By Cynthia Robin
The farming group of Chan thrived for over twenty centuries, surpassing the toughness of many better Maya city facilities. among 800 BC and 1200 advert it used to be an immense nutrients creation middle, and this choice of essays unearths the $64000 function performed by means of Maya farmers within the improvement of historic Maya society.
Chan bargains a synthesis of compelling and groundbreaking discoveries accrued over ten years of study at this one archaeological web site in Belize. The individuals strengthen 3 critical issues, which constitution the booklet. They research how sustainable farming practices maintained the encompassing wooded area, permitting the neighborhood to exist for 2 millennia. They hint the origins of elite Maya kingdom faith to the complicated non secular trust method built in small groups corresponding to Chan. ultimately, they describe how the group-focused political options hired by way of neighborhood leaders differed from the hugely hierarchical recommendations of the vintage Maya kings of their huge cities.
In breadth, method, and findings, this quantity scales new heights within the learn of Maya society and culture.
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Additional info for Chan: An Ancient Maya Farming Community
These questions generated the current Chan project. The Current Volume This volume contains fourteen archaeological case studies from Chan written by twenty of the Chan researchers. The volume is organized into four parts addressing central aspects of the organization and development of the Chan community and their implications for understanding broader changes in Maya society. Part 1. “Time, Space, and Landscapes” lays the foundation for understanding Chan as a community. The chapters in this section explore the temporal occupation of the community, the nature of its changing settlement patterns, its environmental setting and agroforestry practices, and the organization and broader political-economic implications of its agricultural production.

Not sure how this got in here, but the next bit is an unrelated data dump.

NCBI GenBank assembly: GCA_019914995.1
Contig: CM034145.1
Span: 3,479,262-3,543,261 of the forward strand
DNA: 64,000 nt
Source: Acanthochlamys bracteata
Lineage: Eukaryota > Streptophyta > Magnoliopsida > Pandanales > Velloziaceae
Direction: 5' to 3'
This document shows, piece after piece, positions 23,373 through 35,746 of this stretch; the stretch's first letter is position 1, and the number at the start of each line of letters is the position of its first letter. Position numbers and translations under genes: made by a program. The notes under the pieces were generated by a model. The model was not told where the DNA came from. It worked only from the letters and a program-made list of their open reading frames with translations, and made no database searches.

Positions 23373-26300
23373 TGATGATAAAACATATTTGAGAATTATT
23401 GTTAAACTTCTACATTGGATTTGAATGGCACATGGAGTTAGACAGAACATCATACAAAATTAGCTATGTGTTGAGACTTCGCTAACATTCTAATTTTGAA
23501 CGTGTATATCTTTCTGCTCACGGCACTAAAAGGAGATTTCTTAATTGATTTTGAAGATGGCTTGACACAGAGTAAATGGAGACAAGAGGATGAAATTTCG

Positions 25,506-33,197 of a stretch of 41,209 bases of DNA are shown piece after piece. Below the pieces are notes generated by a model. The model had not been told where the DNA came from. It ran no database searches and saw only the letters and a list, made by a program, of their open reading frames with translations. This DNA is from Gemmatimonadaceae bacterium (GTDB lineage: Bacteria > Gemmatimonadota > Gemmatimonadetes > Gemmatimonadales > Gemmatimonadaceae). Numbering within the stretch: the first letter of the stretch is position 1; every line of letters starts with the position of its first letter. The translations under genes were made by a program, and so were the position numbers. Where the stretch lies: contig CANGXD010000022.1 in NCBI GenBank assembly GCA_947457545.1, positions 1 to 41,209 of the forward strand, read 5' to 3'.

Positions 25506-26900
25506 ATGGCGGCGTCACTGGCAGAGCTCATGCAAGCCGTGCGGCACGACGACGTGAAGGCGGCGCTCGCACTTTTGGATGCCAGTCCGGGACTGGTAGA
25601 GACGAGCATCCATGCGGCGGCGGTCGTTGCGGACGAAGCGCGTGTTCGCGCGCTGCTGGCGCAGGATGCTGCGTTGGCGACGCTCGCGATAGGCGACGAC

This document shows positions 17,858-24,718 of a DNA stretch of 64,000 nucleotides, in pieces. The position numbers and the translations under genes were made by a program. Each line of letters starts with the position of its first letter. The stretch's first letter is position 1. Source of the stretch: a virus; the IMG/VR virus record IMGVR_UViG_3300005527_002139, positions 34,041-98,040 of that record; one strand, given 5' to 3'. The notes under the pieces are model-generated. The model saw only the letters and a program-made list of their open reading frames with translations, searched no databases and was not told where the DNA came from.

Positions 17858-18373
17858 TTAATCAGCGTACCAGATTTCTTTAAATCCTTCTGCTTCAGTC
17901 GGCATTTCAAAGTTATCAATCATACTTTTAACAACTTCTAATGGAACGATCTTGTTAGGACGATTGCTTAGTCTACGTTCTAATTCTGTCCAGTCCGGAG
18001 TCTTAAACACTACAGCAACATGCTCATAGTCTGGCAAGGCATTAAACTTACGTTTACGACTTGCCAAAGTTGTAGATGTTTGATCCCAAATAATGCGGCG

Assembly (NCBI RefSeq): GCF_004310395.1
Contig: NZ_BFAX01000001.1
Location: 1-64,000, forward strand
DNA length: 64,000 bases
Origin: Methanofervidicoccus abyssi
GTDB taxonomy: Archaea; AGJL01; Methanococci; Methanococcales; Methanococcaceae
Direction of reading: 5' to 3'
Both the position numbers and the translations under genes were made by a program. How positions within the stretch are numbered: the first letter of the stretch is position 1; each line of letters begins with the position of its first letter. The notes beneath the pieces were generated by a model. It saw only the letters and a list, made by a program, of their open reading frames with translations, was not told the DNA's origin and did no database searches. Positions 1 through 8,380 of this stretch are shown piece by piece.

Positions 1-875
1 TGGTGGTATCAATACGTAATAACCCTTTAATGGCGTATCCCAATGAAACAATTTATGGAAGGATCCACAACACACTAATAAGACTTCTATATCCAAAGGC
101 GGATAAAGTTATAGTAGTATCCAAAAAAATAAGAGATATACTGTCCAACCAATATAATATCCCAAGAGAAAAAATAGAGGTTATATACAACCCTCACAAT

Kestle, ch. ). For type 2 to 3 mound groups, we estimate that five-sixths of mounds were residential. Our extensive program of post-hole testing that extended from the architectural cores of mound groups for 30 to 50 m beyond the architectural core and in two cases extended across whole neighborhoods allowed us to explore the possible existence of nonmound architecture (Blackmore, ch. ; Hearth, ch. , ch. ). Indeed, a number of nonmound structures were identified through post-hole testing, but all of these were ancillary structures; they include the lithic workshop within mound group C-199 (Hearth, ch.
The paucity of Early Classic ceramics reported at Belize Valley sites has led to a debate in the literature over whether the Early Classic was a period of depopulation in the Belize Valley or if researchers are not recognizing the ceramic assemblages of this time period, as elite pottery types from the central Petén region have primarily been used to identify the Early Classic (Awe 1992; Demarest 1992; Ford 1991; LeCount 2004a; Lincoln 1985). While the evidence from Chan does not resolve this debate, it does demonstrate that at Chan populations did not decrease in the Early Classic and that Early Classic commoner domestic assemblages from outside of the central Petén area are identifiable archaeologically.